Dr. Bob expressed his reasoning for helping other alcoholics.

“1. It is a sense of duty.

    1. It gives me pleasure.
    1. Because in so doing I am paying my debt to the man (Bill W.)

          who took time to pass it on to me.

    1. Because every time I do it I take out a little more insurance for myself against a possible slip.”

In the five plus years, that I have been sober, I have read this chapter many times. Now, as I reflect on Dr. Bob’s story, I realize that perhaps my initial irritation towards his comment about individuals with intellectual pride was because he was talking about someone like me!

I was proud, and considered myself an intellectual, often looking down at others. On the flip side of the coin, I also felt less than.

That feeling was kind of like being a seesaw.

One minute I am looking down at people, and the next minute, I am on the ground, staring up above, feeling small and insignificant.

This emotional seesaw was one reason why I drank.

Learning humility was difficult, but ironically, the life challenges that I encountered in sobriety made me stronger, because I stayed sober.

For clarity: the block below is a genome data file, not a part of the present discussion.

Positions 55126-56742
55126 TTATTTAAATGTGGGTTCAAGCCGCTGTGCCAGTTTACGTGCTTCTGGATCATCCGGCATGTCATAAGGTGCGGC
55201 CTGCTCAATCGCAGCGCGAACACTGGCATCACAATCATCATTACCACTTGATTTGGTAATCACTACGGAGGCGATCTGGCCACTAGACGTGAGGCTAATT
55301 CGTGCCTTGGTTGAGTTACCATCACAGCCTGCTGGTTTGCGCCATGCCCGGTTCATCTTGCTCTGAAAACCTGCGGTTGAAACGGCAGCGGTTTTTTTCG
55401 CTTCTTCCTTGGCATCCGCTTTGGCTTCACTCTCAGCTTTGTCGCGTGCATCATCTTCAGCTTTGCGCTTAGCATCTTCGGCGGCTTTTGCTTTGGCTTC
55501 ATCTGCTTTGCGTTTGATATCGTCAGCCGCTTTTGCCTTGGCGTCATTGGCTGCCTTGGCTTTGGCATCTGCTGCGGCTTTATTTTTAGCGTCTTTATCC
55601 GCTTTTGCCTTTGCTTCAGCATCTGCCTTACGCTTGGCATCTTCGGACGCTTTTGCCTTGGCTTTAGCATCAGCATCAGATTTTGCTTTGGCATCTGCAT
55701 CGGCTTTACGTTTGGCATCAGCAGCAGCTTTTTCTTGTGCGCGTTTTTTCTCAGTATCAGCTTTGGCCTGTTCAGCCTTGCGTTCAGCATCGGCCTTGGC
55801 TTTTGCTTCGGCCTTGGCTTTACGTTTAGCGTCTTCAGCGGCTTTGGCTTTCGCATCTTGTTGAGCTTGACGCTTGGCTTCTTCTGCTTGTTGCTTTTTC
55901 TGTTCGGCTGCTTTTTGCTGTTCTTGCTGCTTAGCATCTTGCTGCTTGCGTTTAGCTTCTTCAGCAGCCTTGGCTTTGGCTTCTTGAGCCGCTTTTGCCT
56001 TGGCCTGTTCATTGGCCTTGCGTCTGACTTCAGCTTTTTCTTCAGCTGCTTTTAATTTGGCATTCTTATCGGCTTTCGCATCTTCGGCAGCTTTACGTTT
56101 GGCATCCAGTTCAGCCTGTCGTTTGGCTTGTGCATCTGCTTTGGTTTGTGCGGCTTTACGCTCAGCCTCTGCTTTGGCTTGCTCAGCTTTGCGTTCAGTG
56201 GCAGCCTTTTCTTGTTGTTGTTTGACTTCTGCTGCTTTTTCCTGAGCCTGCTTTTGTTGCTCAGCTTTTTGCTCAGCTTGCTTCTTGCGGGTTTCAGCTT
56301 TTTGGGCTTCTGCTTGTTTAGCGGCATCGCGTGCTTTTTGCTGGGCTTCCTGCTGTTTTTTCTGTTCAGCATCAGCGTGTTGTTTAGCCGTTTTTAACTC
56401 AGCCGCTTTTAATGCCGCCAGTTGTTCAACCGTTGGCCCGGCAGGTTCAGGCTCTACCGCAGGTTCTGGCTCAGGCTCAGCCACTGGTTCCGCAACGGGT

And humility made me realize that I did not know everything!

When I first read the last paragraph of Dr. Bob’s Nightmare, I became defensive when I read, INTELLECTUAL PRIDE. Instead of reading the complete sentence, my eyes jumped to the words, I FEEL SORRY FOR YOU. And then I slammed the Big Book shut.

When I gave Dr. Bob a chance, and carefully reread the entire chapter, word for word, I finally understood! I also realized I was ready to become part of AA.

And that’s still in the works.

Feeling part of doesn’t happen overnight.

But that’s okay.

I am still cultivating my recovery.

As long as I stay sober, I will always be learning.

As they say in AA, “Sobriety is a journey…not a destination.”